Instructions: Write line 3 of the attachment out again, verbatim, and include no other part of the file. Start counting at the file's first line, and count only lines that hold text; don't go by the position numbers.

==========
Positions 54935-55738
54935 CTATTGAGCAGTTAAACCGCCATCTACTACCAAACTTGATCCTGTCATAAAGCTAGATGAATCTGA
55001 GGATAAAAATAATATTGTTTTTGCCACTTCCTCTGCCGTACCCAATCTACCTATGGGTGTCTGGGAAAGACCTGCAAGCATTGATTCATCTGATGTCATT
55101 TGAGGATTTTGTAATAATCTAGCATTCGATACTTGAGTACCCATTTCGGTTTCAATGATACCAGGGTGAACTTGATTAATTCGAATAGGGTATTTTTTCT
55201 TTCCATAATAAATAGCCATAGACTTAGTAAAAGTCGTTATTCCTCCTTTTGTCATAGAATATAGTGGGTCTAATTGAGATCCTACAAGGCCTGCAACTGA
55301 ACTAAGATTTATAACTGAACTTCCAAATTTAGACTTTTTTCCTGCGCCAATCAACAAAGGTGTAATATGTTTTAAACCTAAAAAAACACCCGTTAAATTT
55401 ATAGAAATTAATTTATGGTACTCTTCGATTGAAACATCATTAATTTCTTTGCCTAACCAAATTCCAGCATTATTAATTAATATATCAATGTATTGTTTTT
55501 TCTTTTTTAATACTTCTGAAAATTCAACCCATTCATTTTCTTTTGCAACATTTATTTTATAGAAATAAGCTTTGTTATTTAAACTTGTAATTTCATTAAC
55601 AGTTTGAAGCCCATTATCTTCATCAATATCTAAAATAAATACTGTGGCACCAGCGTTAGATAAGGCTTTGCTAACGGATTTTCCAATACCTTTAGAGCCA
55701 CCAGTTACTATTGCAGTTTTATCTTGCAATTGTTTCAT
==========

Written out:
55001 GGATAAAAATAATATTGTTTTTGCCACTTCCTCTGCCGTACCCAATCTACCTATGGGTGTCTGGGAAAGACCTGCAAGCATTGATTCATCTGATGTCATT